Cast Stone is defined as “a refined architectural concrete building unit manufactured to simulate natural cut stone, used in unit masonry applications.” It is created to simulate all types of natural cut stone and is referenced in the International Building Code under Chapter 14, Anchored Masonry Veneer.

The earliest known use of cast stone dates to about 1138 and can still be seen at Carcassonne, France, a city that contains some of the finest remains of early architecture in Europe. Cast stone was first used extensively in London around 1900, and has gained widespread acceptance in America since the 1920s.

According to Gary Fry, president of the board of directors of the Cast Stone Institute, “Many lessons have been learned throughout this history, and they can be used to improve the mason contractor's experience with cast stone at the current state-of-the-art.” The requirements for Cast Stone are referenced in the current ASTM International C1364 Standard for Architectural Cast Stone, which was originally approved in 1997 and updated in 2007. Various trade groups published specifications as early as 1927.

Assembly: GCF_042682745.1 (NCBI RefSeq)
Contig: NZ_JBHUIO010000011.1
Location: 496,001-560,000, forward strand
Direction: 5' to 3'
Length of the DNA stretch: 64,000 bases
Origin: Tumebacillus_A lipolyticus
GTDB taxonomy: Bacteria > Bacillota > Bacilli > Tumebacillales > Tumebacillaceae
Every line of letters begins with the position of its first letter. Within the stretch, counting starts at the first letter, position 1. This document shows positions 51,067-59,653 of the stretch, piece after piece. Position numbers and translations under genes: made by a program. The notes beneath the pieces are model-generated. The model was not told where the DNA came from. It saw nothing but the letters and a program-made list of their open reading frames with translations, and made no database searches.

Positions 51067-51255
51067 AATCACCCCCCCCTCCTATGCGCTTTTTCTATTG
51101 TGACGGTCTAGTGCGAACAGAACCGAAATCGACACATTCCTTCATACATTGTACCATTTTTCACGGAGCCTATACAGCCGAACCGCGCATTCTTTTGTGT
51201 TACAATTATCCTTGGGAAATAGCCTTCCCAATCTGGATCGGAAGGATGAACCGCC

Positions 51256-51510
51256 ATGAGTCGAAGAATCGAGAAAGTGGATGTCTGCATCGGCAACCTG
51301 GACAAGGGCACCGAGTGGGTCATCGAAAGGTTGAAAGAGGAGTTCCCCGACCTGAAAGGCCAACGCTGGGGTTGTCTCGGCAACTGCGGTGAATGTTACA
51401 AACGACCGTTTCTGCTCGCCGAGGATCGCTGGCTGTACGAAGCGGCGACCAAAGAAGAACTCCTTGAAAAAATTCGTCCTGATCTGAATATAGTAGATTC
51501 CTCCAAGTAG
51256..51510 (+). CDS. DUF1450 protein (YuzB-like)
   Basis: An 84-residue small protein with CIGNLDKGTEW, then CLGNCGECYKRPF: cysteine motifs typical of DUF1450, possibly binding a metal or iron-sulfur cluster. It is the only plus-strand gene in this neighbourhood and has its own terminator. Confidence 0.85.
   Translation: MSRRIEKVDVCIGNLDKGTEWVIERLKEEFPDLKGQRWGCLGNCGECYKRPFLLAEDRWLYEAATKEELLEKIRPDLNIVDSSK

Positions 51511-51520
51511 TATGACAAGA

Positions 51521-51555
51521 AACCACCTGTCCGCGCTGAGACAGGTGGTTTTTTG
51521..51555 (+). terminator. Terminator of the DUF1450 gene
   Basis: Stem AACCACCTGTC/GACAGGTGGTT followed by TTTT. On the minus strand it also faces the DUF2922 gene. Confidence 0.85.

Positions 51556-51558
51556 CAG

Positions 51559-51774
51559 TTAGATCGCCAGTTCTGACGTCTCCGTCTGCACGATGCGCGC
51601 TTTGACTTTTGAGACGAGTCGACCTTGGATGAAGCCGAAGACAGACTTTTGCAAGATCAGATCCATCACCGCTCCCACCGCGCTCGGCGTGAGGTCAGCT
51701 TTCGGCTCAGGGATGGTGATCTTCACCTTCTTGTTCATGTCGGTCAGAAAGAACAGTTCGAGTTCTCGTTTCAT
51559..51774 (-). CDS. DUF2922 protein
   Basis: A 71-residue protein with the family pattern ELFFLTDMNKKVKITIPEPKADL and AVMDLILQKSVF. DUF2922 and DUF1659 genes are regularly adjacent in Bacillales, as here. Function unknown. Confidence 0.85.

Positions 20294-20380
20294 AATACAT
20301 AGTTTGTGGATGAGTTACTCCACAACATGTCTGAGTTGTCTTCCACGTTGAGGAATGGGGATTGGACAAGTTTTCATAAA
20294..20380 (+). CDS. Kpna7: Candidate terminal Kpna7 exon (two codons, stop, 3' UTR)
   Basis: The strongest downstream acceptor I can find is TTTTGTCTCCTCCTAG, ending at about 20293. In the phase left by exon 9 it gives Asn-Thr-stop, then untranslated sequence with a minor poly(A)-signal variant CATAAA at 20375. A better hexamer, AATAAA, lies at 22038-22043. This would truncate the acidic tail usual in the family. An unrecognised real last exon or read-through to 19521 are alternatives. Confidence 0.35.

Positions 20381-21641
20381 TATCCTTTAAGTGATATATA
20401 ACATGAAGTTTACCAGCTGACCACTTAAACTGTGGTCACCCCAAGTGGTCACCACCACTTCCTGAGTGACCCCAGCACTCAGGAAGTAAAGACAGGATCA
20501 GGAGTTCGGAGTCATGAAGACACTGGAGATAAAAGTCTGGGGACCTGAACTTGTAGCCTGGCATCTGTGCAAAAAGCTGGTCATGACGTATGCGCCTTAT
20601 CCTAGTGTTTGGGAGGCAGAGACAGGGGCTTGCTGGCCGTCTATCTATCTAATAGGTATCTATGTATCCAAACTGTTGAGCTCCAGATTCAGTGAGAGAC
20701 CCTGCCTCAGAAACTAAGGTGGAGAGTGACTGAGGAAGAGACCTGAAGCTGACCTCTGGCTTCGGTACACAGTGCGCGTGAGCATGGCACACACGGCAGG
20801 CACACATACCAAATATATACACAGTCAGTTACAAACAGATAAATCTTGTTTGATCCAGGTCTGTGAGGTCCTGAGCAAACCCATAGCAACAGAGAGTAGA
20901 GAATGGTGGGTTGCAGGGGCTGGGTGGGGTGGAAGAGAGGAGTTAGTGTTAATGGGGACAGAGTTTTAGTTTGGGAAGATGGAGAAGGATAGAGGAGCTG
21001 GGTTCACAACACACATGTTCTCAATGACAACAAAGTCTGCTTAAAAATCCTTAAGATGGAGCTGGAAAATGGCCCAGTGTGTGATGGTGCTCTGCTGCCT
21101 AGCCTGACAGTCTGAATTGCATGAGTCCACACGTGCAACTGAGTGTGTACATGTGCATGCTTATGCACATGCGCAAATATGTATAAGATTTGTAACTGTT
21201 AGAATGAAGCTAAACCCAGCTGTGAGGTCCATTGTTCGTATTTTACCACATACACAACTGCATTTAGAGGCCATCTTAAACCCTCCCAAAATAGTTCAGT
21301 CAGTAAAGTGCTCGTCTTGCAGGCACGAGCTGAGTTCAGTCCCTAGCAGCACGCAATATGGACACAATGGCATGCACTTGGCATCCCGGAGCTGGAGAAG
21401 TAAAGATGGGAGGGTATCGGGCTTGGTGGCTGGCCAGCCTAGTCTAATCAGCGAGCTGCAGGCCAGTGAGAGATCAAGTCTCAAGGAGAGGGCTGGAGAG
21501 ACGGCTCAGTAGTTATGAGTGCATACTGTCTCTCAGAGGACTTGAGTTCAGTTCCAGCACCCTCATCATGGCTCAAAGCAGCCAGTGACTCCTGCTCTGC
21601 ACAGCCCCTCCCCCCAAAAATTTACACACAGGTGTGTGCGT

Cast stone is generally built into a load-bearing masonry wall system, and used as an architectural feature, trim, ornament, or veneer in traditional commercial and residential buildings and other structures. It is most often specified as a replacement for full bed-depth natural dressed dimensional limestone.